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RPT-India in talks with Guyana for long-term crude supply -minister

Mon, 26th Apr 2021 00:00

(Repeats Saturday's story to additional subscribers)

By Neil Marks and Nidhi Verma

GEORGETOWN/NEW DELHI, April 24 (Reuters) - India, the
world's third-largest crude consumer and importer, has
approached Guyana's government about a possible long-term deal
to buy the South American country's oil, a Guyanese official
said.

India has expressed interest in buying one of the 1
million-barrel cargoes Guyana's government is entitled to in
order to test the crude in its refineries, according to Guyana's
Natural Resources Minister Vickram Bharrat. If the crude is
compatible, the parties could begin talks on a long-term
arrangement.

India's oil demand has risen by 25% in the last seven years,
more than any other country, and officials there have pledged to
use the country's position as a leading purchaser as a "weapon"
in an effort to keep prices low.

New Delhi is already exercising its growing clout in the
crude market. It viscerally opposed a decision by the
Organization of the Petroleum Exporting Countries and its
allies, known as OPEC+, to extend production cuts that have
lifted the price of oil, and is seeking to diversify its
purchases away from top producer Saudi Arabia.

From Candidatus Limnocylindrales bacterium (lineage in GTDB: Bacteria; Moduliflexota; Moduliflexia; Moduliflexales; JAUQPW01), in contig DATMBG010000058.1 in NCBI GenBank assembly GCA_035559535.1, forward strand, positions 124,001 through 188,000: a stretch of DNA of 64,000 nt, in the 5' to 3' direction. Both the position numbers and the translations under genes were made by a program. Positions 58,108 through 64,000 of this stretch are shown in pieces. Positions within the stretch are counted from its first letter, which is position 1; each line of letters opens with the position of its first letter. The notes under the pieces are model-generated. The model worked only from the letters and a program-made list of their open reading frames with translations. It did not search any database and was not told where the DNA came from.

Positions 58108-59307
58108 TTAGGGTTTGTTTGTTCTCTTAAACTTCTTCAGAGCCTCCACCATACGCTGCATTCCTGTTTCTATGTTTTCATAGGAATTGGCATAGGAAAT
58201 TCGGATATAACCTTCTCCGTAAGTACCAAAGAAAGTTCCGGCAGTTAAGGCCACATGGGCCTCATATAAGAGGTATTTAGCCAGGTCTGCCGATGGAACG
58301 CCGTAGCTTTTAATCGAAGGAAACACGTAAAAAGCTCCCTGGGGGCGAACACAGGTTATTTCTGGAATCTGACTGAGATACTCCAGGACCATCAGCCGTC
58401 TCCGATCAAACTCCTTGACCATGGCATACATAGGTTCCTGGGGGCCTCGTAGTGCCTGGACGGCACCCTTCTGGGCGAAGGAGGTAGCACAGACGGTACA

State refiners plan to buy 36% less oil from Saudi Arabia in
May than normal, sources told Reuters, and the country is now
attempting to swap out Saudi supply with new origins like
Guyana.

Private Indian refiner HPCL-Mittal Energy Ltd
purchased India's first-ever cargo from Guyana this month, but
the talks have taken place on a government-to-government basis.

"India is interested in taking Guyana's share of its crude,
based on mutual agreements, as part of its crude source
diversification across the world," said one source with
knowledge of the talks, who spoke on the condition of anonymity.

The two parties are still negotiating pricing, said the
person, adding that the crude would be processed by state-owned
refineries in India.

Bharrat said pricing was the "most important" factor for
Guyana in any potential deal.

"First and foremost is us getting the best price for our
crude," he told Reuters in a telephone interview.

Guyana has become the world's newest energy hotspot after a
consortium led by Exxon Mobil Corp began to produce
light crude at the offshore Stabroek block in late 2019.

But with no domestic refining nor state oil company, Guyana
has relied on private companies like Hess Corp and Royal
Dutch Shell PLC to market its share on a spot basis.
President Irfaan Ali's government has relaunched a search for a
long-term partner to market its share, but has not yet selected
a firm.

Bharrat said the government planned to re-launch the search
for a marketing firm "soon." He said there was no guarantee the
government's next cargo - which he said is due in June but may
be delayed due to mechanical issues that have reduced production
levels - would go to India.

Long term oil export deals negotiated between governments
have been common in some South American oil-exporting countries
in recent decades. Venezuela and Ecuador, for example, have
supplied large quantities of crude to China under such long-term
deals.

Guyana and India have strong historical and cultural ties. A
large portion of Guyana's population of around 750,000 is of
Indian descent, and Ali's People's Progressive Party - which won
parliamentary elections last year - is traditionally associated
with the Indo-Guyanese population.
(Reporting by Neil Marks in Georgetown and Nidhi Verma in New
Delhi
Additional reporting and writing by Luc Cohen in Caracas
Editing by Marianna Parraga and Marguerita Choy)

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